La Ligne de Front illustrates such complexities in a number of ways. While a hand-created original painting or drawing may not commonly be read as providing authenticity in the sense of verifying and confirming that that which is depicted did in fact occur (as does photography, at least in common perception, thanks to its mechanical, supposedly objective mode of capturing images), it can be understood as, through the very materiality of the artist’s handmark visible in the image, providing a different sense of authentication or verification.13 In comics, however, this level of implied authentication is more complicated, since it is encountered by the reader one degree removed. While customarily the comic artist does create an original, an inherent part of the medium is that this original is then duplicated, copied, in the process of mass-production, leaving the reader, presumably, with little more than what appears to be a highly subjective artistic interpretation falling far short of the commonly assumed demands of a work of documentary, even given an understanding in the broad sense of John Grierson’s early definition of the (film) genre as the “creative treatment of actuality” (qtd. in Hardy 11) . Thus, even if the fictional original of van Gogh’s final painting had indeed opened up the possibility of tapping into an original picture’s sense of the artist’s handmark-mediated authenticity, and therefore, potentially, into a sense of the ‘reality’ of the horror of war, it remains to be seen how this effect is perceived when the images are presented as ‘banal’ print copies, as comics.
La Ligne de Front‘s illustration of the complicated issue of authenticity for documentary comics may be taken further still. After all, within the logic of the story, van Gogh’s final portrait of ‘The Spirit of War’ is of somewhat dubious authenticity in the sense of being a document that captures and hence verifies a real-life being or occurrence. Propelled by fear and horror at what he is witnessing, the character Vincent van Gogh is well on his way on the descent into madness by the time he enters No Man’s Land. Grappling as he does with his experience of the horrors of war, van Gogh’s encounter with the little girl can hardly be read as anything other than a figment of his imagination, and therefore while, according to the story, the painting is ultimately implied to succeed in representing the unrepresentable, the spirit of war (though it requires a receptive audience—the military elite, unfortunately, remains impervious), it does so by means of artistic interpretation. Even on an intradiegetic level, then, presumed boundaries between fiction and nonfiction, even between work of art and historiography, are thoroughly complicated, raising the question of what exactly it may mean to create a document of historical ‘fact.’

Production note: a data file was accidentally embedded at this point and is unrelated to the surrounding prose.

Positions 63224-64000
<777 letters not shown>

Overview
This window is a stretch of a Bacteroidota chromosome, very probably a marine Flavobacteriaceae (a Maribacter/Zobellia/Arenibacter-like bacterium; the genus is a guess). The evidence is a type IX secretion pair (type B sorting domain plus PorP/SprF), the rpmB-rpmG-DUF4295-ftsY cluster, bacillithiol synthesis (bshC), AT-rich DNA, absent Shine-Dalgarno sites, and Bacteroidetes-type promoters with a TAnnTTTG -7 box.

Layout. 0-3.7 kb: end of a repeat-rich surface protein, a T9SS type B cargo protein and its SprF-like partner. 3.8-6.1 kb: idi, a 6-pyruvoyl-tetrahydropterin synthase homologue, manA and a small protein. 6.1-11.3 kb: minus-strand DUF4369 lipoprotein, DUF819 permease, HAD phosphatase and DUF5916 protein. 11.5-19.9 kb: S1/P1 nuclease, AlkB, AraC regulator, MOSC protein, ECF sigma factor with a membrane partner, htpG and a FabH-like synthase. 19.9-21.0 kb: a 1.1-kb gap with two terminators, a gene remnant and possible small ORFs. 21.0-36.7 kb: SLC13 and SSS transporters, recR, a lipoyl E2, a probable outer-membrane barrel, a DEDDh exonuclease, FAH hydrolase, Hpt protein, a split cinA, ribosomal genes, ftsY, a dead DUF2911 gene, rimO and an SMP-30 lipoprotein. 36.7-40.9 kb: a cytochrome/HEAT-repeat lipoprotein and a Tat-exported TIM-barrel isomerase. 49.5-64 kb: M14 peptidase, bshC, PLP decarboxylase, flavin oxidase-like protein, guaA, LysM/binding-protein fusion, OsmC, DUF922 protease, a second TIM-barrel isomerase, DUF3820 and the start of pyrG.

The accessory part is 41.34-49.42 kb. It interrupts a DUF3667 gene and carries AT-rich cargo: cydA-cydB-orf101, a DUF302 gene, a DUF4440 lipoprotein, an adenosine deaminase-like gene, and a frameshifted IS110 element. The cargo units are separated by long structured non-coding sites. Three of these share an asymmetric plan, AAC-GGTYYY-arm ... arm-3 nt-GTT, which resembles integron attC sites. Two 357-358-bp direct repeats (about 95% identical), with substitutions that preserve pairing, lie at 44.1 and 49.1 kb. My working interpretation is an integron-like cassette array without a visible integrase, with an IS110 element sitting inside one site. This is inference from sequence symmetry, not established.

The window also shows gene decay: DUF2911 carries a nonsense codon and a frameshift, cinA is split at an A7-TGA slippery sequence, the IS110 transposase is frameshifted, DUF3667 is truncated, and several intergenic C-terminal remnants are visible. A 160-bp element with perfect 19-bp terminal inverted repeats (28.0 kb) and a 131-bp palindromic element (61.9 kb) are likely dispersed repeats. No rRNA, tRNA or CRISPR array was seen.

The artist’s hallucination in No Man’s Land, and his subsequent ‘portrait’ of this hallucination, is pertinent for yet another reason, bringing as it does into play the twin issues of trauma and witnessing, and their impact on memory and attempts to convey the experience of events past and present. The artist’s vision thus appears as a fairly exact visual interpretation of Cathy Caruth’s frequently cited assertion on trauma: “there is a response, sometimes delayed, to an overwhelming event or events, which takes the form of repeated, intrusive hallucinations, dreams, thoughts or behaviors stemming from the event” (4). Being traumatized, according to Caruth, “is precisely to be possessed by an image or event” (4). While this would certainly not undermine the final portrait’s inherent ‘truth’ as representation of the horror of war and the victim’s perceived experience, it does, once again, raise the issue of what exactly is entailed in a documentary effort, and what counts as an accurate depiction of reality.
III. What’s in a Name: Graphic Narrative Documentary
A different angle for approaching the issue of authenticity and adequate representation of reality is opened up by the question of terminology, considering the term now favored for long-form comics: graphic narrative. In their introduction to a 2006 issue of MFS dedicated to comics studies, Hillary Chute and Marianne DeKoven plausibly argue that, in light of the increased number of nonfiction (especially autobiographical) comics, graphic novel might be replaced by graphic narrative to denote a story, any story, of any length, told at least in part through pictures. To support their choice, the authors observe that “graphic narrative does the work of narration at least in part through drawing,” adding that these works make “the question of style legible” by maintaining “an explicit awareness of [their] own surface” (767).